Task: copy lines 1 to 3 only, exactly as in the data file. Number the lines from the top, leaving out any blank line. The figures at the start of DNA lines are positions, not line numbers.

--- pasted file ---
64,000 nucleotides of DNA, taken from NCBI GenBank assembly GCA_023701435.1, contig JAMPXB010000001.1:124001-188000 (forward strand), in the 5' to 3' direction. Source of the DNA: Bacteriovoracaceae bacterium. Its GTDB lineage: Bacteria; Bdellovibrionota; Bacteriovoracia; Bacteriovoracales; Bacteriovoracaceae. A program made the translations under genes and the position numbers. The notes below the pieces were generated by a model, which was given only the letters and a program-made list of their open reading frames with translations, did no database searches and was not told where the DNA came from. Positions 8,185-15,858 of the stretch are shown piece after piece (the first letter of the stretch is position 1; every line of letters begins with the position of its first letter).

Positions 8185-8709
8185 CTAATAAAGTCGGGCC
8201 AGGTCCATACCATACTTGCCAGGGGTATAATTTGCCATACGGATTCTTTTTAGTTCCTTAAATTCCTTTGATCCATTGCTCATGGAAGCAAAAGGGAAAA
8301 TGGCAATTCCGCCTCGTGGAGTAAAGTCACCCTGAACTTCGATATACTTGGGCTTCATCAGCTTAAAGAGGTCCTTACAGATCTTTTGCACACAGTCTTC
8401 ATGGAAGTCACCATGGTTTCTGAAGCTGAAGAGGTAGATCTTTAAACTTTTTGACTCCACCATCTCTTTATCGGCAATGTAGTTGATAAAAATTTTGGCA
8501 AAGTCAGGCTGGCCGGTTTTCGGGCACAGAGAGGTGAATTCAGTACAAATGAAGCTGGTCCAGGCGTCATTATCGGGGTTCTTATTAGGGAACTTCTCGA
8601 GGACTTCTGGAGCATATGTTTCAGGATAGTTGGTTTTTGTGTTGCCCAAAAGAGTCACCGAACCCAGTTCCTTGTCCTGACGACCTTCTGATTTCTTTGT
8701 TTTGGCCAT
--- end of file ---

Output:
64,000 nucleotides of DNA, taken from NCBI GenBank assembly GCA_023701435.1, contig JAMPXB010000001.1:124001-188000 (forward strand), in the 5' to 3' direction. Source of the DNA: Bacteriovoracaceae bacterium. Its GTDB lineage: Bacteria; Bdellovibrionota; Bacteriovoracia; Bacteriovoracales; Bacteriovoracaceae. A program made the translations under genes and the position numbers. The notes below the pieces were generated by a model, which was given only the letters and a program-made list of their open reading frames with translations, did no database searches and was not told where the DNA came from. Positions 8,185-15,858 of the stretch are shown piece after piece (the first letter of the stretch is position 1; every line of letters begins with the position of its first letter).

Positions 8185-8709
8185 CTAATAAAGTCGGGCC